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Tourism: 30 Per Cent Of Marketing' Not Putting Heads In Beds'

By NEIL HARTNELL

Tribune Business Editor

nhartnell@tribunemedia.net

THE Minister of Tourism yesterday said 30 per cent of his marketing spend is tied up in long-term contracts that are failing "to put heads in beds".

Dionisio D'Aguilar told Tribune Business that the Bahamas' sponsorship of sporting events and teams was preventing him from "reallocating" desperately needed promotional dollars to market the Bahamas online.

With the Ministry's visitor data showing that almost two-thirds of the Bahamas' stopover visitors arrange their vacations via online booking engines and social media, Mr D'Aguilar effectively warned that this nation is being out-spent by rivals in a key area.

The Minister raised his marketing concerns just as data from the Bahamas Hotel and Tourism Association (BHTA) showed most of the industry's indicators were heading in a negative direction during the first eight months of the year.

Room revenue, room nights and air arrivals were all down by between 5-7 per cent for Nassau/Paradise Island hotels for the year to end-August, with occupancies, revenue per available room (RevPAR), and average daily room rate (ADR) also off against 2016 comparisons.

Mr D'Aguilar told Tribune Business that the figures were "a concern", but blamed the negative trends on a combination of Baha Mar's phased opening and loss of room inventory due to refurbishments at Atlantis's Coral Towers and the RIU Paradise Island.

He reaffirmed his primary goal of increasing higher-spending stopover visitor numbers, but indicated his marketing efforts were being frustrated by a lack of available funds.

"We've devoted everything, it seems," he told Tribune Business. "An enormous amount of funds has been devoted to sporting events, and sponsoring sporting teams. I don't think it's generated heads in beds, and there are a lot of funds in these contracts."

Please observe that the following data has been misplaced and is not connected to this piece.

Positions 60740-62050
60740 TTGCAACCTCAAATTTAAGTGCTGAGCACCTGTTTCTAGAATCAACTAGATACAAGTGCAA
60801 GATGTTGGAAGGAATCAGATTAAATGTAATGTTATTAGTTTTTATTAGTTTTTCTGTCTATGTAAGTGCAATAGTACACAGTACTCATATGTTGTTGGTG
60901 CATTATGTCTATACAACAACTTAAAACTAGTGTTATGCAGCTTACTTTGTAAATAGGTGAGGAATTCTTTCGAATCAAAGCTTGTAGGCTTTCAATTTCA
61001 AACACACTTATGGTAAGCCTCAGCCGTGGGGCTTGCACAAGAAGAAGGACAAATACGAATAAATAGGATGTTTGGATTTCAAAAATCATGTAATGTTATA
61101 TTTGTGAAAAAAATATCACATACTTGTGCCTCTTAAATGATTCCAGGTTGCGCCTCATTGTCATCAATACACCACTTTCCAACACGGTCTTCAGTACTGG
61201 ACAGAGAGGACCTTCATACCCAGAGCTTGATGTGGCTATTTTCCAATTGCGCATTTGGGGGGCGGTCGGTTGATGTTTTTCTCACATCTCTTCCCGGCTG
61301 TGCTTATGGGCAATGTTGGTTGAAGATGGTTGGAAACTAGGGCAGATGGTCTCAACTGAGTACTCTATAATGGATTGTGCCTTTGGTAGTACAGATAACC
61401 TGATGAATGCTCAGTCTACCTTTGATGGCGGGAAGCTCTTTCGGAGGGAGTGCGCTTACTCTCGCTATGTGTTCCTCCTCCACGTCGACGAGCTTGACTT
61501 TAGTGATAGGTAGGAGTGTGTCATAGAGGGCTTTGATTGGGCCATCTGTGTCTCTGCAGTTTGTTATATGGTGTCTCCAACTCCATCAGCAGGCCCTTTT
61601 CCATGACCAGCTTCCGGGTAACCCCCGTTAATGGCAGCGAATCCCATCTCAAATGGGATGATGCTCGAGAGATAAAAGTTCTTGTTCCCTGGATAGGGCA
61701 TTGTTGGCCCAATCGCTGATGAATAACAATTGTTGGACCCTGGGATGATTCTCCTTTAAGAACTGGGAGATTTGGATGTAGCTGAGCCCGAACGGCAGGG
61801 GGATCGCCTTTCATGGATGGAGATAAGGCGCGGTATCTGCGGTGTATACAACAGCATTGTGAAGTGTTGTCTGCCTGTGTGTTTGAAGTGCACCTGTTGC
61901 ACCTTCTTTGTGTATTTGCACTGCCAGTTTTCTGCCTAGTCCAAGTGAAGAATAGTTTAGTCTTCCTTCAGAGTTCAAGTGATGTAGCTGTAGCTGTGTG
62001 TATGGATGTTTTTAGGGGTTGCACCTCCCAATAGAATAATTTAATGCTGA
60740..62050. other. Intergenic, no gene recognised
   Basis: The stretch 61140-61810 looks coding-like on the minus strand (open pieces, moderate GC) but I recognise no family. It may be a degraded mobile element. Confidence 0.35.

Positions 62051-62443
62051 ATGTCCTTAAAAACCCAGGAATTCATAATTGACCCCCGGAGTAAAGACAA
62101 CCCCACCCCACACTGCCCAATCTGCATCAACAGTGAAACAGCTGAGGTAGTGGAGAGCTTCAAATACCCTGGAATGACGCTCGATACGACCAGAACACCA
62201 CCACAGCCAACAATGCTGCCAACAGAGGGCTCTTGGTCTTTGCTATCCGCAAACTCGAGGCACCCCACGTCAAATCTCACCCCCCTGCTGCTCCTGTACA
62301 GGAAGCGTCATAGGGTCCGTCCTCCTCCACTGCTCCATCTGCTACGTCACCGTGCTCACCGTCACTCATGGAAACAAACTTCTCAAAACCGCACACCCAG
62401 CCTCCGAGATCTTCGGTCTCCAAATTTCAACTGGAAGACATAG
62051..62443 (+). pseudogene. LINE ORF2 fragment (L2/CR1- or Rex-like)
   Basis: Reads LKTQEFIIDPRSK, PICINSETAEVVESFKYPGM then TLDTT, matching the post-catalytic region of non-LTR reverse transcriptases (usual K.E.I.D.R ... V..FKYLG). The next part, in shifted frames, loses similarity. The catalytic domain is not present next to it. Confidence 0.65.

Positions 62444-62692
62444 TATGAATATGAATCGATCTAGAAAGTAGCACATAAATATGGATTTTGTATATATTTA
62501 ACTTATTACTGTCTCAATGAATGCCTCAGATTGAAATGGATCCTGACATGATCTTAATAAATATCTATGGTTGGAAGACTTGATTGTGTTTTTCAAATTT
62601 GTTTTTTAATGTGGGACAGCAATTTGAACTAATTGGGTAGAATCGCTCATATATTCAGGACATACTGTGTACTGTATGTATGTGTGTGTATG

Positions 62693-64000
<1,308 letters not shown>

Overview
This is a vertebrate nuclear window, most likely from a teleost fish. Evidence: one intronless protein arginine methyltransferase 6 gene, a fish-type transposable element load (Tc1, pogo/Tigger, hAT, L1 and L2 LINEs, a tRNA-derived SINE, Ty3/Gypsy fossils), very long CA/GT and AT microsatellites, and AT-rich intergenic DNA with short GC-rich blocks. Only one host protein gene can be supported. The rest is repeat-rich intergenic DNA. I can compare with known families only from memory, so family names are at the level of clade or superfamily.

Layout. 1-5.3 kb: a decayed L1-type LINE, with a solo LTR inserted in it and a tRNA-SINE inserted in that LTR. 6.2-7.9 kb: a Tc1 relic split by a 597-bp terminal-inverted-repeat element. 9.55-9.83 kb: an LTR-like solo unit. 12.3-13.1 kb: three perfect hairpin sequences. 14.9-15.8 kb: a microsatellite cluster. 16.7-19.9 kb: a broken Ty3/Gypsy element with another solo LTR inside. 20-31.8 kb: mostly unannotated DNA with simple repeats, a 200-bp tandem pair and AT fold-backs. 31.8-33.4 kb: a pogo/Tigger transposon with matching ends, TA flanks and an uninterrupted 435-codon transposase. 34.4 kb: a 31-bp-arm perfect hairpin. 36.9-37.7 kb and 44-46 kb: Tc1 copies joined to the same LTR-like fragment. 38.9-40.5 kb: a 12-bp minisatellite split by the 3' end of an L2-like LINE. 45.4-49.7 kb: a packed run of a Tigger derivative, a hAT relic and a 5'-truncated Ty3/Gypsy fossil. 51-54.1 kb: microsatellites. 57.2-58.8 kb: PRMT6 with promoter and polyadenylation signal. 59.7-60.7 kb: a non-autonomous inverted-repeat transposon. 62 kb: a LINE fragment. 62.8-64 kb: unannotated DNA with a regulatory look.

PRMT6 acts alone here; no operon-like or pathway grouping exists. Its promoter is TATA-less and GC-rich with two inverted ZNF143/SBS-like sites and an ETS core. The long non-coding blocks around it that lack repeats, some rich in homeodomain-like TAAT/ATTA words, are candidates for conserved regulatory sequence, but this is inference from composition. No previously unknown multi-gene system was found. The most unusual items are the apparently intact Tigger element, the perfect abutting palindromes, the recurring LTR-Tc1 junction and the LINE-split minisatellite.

With almost two-thirds of the Bahamas' stopover visitor market booking online, Mr D'Aguilar added: "It shouldn't be difficult to work out that you have to focus on targeting engines like Expedia.

"This is where we need to direct our available marketing dollars, because this is where people go to search for vacations. We need to reallocate, but we're locked into these long-term contracts which don't allow things to adjust; LPGA, football teams...... Everyone knows of the Bahamas, but we need to go where people search for vacations."

While declining to reveal a dollar figure, Mr D'Aguilar told Tribune Business that around 30 per cent of his Ministry's marketing budget was locked into contracts ranging from two to five years in length.

The Minister's comments highlight the difference in tourism marketing approaches between Mr D'Aguilar and his predecessor, Obie Wilchcombe. The former is focused on targeting the online and social media space, like the last FNM tourism minister, Vincent Vanderpool-Wallace, while the latter was focused on a physical office network of Bahamas Tourism Offices (BTOs) and attracting major sporting events/teams to the Bahamas.